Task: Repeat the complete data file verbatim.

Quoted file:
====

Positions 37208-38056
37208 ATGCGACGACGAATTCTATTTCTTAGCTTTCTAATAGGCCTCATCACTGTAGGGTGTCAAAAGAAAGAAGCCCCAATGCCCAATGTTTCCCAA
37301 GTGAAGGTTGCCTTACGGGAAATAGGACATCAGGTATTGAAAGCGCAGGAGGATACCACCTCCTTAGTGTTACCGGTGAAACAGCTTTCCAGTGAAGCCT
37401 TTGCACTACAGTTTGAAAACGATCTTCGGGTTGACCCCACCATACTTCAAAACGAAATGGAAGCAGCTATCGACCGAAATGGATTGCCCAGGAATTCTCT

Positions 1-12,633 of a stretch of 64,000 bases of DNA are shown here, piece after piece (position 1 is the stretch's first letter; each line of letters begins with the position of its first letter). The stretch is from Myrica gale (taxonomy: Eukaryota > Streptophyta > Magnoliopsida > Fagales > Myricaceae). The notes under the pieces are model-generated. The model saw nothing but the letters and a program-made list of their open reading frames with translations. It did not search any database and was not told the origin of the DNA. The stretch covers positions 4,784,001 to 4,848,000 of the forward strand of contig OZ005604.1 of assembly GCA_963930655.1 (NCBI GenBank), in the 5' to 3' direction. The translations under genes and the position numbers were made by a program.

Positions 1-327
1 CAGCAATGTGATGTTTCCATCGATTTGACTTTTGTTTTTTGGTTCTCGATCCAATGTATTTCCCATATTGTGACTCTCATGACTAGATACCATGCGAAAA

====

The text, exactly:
Positions 37208-38056
37208 ATGCGACGACGAATTCTATTTCTTAGCTTTCTAATAGGCCTCATCACTGTAGGGTGTCAAAAGAAAGAAGCCCCAATGCCCAATGTTTCCCAA
37301 GTGAAGGTTGCCTTACGGGAAATAGGACATCAGGTATTGAAAGCGCAGGAGGATACCACCTCCTTAGTGTTACCGGTGAAACAGCTTTCCAGTGAAGCCT
37401 TTGCACTACAGTTTGAAAACGATCTTCGGGTTGACCCCACCATACTTCAAAACGAAATGGAAGCAGCTATCGACCGAAATGGATTGCCCAGGAATTCTCT

Positions 1-12,633 of a stretch of 64,000 bases of DNA are shown here, piece after piece (position 1 is the stretch's first letter; each line of letters begins with the position of its first letter). The stretch is from Myrica gale (taxonomy: Eukaryota > Streptophyta > Magnoliopsida > Fagales > Myricaceae). The notes under the pieces are model-generated. The model saw nothing but the letters and a program-made list of their open reading frames with translations. It did not search any database and was not told the origin of the DNA. The stretch covers positions 4,784,001 to 4,848,000 of the forward strand of contig OZ005604.1 of assembly GCA_963930655.1 (NCBI GenBank), in the 5' to 3' direction. The translations under genes and the position numbers were made by a program.

Positions 1-327
1 CAGCAATGTGATGTTTCCATCGATTTGACTTTTGTTTTTTGGTTCTCGATCCAATGTATTTCCCATATTGTGACTCTCATGACTAGATACCATGCGAAAA